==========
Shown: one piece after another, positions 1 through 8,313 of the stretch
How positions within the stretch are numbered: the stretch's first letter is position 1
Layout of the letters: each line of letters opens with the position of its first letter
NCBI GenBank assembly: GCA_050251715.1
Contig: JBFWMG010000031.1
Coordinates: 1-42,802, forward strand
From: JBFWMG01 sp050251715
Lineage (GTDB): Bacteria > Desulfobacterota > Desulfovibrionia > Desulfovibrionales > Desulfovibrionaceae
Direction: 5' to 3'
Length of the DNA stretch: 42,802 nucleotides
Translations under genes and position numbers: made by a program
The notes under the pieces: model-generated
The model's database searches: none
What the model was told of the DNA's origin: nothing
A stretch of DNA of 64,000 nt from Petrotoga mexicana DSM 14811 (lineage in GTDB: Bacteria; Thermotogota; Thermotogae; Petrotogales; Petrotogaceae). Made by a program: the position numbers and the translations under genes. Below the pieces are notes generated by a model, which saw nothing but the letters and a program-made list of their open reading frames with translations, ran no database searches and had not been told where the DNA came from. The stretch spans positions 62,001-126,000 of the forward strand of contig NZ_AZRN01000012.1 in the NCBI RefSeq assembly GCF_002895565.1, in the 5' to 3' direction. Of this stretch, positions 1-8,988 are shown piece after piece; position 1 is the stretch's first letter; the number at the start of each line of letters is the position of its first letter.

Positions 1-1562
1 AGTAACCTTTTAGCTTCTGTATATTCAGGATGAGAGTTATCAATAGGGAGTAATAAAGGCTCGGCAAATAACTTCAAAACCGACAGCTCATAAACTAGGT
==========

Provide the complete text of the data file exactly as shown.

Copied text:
Shown: one piece after another, positions 1 through 8,313 of the stretch
How positions within the stretch are numbered: the stretch's first letter is position 1
Layout of the letters: each line of letters opens with the position of its first letter
NCBI GenBank assembly: GCA_050251715.1
Contig: JBFWMG010000031.1
Coordinates: 1-42,802, forward strand
From: JBFWMG01 sp050251715
Lineage (GTDB): Bacteria > Desulfobacterota > Desulfovibrionia > Desulfovibrionales > Desulfovibrionaceae
Direction: 5' to 3'
Length of the DNA stretch: 42,802 nucleotides
Translations under genes and position numbers: made by a program
The notes under the pieces: model-generated
The model's database searches: none
What the model was told of the DNA's origin: nothing
A stretch of DNA of 64,000 nt from Petrotoga mexicana DSM 14811 (lineage in GTDB: Bacteria; Thermotogota; Thermotogae; Petrotogales; Petrotogaceae). Made by a program: the position numbers and the translations under genes. Below the pieces are notes generated by a model, which saw nothing but the letters and a program-made list of their open reading frames with translations, ran no database searches and had not been told where the DNA came from. The stretch spans positions 62,001-126,000 of the forward strand of contig NZ_AZRN01000012.1 in the NCBI RefSeq assembly GCF_002895565.1, in the 5' to 3' direction. Of this stretch, positions 1-8,988 are shown piece after piece; position 1 is the stretch's first letter; the number at the start of each line of letters is the position of its first letter.

Positions 1-1562
1 AGTAACCTTTTAGCTTCTGTATATTCAGGATGAGAGTTATCAATAGGGAGTAATAAAGGCTCGGCAAATAACTTCAAAACCGACAGCTCATAAACTAGGT